To reduce the burden on people who represent consumers and community members, you may consider reimbursement for parking, gas and public transportation costs to and from meetings. Further, offering compensation shows the organization’s commitment to engaging nontraditional voices in helping make important decisions. However, there are guidelines that should be followed to ensure that participants who receive public benefits minimize any potential financial conflict: participation should not in any way add economic stress.
Both gift cards and stipends can impact the public assistance benefits that a participant may be receiving from state or local funds. As of January 2009, all federal assistance programs, even if they are distributed through a county or municipality, define income as anything – cash or in kind – that can be used to meet basic needs (e.g., food and shelter). Specifically, if the item can be converted to food or shelter, it counts as income.
It is highly recommended that the participants contact their benefits managers to access the impact of any type of stipend on their benefits.
- If the gift card can be used to purchase food or shelter items, or if the card can be re-sold, the value counts as income. Thus, gift cards are considered unearned income.
- For a gift card not to count as income, it needs to have a prohibition on the resale or transfer of the card, and the card must be limited to purchases that are neither food nor shelter. It is important to note that the restriction on resale must be a legal one; e.g., a legally enforceable prohibition on resale or transfer of the card imposed by the card issuer/merchant and printed on the card.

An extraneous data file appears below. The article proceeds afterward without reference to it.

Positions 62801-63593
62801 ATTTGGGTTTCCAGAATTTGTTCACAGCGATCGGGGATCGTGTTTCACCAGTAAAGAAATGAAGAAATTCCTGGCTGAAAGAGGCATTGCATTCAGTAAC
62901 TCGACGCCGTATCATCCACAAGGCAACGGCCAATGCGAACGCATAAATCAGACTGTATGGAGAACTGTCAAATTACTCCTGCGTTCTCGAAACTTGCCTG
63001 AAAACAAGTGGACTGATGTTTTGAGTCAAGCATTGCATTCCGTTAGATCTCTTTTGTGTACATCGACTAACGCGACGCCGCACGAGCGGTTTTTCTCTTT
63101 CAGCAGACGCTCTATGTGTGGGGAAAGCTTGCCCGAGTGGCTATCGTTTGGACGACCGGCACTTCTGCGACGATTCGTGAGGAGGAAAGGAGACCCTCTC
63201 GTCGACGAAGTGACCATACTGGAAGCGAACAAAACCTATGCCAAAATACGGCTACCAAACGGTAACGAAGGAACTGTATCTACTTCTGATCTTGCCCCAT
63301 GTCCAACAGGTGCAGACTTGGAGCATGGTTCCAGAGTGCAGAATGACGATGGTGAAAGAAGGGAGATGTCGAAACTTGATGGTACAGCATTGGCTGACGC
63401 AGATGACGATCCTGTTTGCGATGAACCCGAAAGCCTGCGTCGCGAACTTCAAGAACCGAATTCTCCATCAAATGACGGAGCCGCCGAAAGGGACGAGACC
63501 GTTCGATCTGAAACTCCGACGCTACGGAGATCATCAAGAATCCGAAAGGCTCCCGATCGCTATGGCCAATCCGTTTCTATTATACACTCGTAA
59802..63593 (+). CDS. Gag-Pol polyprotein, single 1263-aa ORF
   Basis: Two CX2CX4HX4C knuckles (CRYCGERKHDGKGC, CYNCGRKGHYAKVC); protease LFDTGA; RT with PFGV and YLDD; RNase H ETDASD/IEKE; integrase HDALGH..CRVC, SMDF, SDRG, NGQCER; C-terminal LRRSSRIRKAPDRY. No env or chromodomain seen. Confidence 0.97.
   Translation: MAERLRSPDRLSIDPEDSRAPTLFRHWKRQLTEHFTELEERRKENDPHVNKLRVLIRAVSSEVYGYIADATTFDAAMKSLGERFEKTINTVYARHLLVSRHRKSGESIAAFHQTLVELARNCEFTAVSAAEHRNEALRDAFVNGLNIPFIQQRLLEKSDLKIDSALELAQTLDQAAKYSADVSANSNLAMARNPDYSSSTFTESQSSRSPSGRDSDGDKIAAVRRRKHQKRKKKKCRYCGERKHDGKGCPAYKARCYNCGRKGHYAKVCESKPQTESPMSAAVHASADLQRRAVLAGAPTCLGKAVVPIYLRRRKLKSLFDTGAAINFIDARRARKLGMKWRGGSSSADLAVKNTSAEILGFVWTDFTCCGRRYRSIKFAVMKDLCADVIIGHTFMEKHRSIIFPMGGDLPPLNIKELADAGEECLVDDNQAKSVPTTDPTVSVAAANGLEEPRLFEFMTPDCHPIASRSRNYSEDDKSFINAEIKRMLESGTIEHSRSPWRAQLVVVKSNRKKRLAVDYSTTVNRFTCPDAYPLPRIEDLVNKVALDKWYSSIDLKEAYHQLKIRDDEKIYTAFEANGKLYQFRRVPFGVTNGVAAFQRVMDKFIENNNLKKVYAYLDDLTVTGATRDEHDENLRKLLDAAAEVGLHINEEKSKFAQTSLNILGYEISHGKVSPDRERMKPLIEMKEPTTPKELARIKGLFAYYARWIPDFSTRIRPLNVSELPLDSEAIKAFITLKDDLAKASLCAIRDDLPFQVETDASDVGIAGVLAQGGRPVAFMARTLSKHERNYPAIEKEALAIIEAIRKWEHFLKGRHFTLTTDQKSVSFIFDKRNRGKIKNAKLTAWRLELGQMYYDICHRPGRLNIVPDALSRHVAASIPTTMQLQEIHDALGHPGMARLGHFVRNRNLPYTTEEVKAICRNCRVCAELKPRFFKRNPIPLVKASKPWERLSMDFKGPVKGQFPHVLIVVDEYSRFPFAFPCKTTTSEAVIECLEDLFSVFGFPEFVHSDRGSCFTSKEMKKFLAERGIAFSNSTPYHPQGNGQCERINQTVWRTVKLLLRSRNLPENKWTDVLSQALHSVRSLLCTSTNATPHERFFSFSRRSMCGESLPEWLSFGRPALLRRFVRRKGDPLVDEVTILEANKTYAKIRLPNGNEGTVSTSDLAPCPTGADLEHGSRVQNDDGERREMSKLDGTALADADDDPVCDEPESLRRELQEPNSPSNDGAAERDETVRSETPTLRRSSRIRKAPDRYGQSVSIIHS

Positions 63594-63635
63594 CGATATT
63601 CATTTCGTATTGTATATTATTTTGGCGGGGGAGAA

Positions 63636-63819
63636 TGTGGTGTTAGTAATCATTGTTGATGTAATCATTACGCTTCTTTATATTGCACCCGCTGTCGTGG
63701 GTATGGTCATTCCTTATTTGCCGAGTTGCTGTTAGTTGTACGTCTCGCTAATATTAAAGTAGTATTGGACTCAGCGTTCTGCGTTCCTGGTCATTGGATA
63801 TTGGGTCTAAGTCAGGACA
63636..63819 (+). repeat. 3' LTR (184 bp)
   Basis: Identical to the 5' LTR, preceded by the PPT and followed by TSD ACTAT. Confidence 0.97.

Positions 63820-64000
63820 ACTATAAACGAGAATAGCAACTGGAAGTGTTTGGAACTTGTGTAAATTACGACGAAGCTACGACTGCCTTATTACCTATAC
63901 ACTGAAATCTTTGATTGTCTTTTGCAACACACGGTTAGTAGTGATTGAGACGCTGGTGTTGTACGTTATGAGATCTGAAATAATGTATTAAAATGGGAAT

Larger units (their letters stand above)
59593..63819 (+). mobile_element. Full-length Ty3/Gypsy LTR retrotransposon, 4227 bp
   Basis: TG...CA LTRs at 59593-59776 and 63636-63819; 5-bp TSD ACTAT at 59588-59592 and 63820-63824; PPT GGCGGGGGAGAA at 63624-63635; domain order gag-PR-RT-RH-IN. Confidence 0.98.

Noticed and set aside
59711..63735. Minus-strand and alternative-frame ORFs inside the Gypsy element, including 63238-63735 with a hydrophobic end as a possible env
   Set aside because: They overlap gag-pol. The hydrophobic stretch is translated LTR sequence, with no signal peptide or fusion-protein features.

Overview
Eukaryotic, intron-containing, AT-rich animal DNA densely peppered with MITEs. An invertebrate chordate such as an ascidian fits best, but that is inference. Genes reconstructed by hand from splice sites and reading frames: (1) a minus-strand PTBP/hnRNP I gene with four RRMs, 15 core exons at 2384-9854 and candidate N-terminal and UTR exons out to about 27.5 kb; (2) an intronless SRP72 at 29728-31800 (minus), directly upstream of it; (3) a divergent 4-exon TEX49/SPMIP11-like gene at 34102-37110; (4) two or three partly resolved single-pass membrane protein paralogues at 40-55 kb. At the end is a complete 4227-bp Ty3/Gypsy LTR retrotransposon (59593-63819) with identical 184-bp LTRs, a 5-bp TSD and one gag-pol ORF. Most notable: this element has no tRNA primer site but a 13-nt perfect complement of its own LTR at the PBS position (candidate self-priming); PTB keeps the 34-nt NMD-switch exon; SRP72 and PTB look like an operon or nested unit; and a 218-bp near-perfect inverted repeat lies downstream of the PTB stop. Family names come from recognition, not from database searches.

For these reasons, the use of gift cards and stipends can be problematic for participant’s receiving public benefits including Social Security Income, Social Security Disability Income, Medicaid, Food Stamps, etc. For other participants, who do not receive benefits based on their income level, this may not be an issue.
Since transportation reimbursement does not constitute as funds toward food or shelter, reimbursement for transportation will not impact assistance programs. Example reimbursements include:
- Bus tokens;
- Mileage reimbursements;
- Reimbursement for taxis (if meetings are held at a location not easily accessible by bus, light rail, or other public transit options);
- Reimbursement or validation for parking lots; or
- Reimbursement for parking meters.
Depending on your funding streams, reimbursements for transportation may require a legal receipt.
To reduce any burden on nontraditional participants, your organization may wish to identify a policy for providing or reimbursing for childcare. Depending on your funding streams, reimbursements for childcare may require a legal receipt. Some options include:
- Direct reimbursement for childcare expenses. Since this does not constitute any funds toward food or shelter, reimbursement for childcare will not impact assistance programs.
- Providing on-site childcare at meeting locations, applying principals of cultural competency to childcare as well.
- Creating/supporting an informal baby-sitting co-op with other parents.
- Organizations who offer reimbursement or other forms of compensation may be required to collect IRS form W-9 and issue IRS 1099 forms at the end of each year for the amount paid out to participants. We recommend checking with the IRS or your group’s accountant/bookkeeper to make sure you adhere to federal and state guidelines regarding the reporting of compensation.
- An alternate or additional way to compensate nontraditional participants may be to provide scholarships conferences or trainings. Opportunities to co-present at conferences or trainings with other partners are also of value.
- Professional advocates, those that are paid for their advocacy, may not accept payment other than their compensation for becoming a part of your board or committee. This is an individual discussion to have with the potential group participant.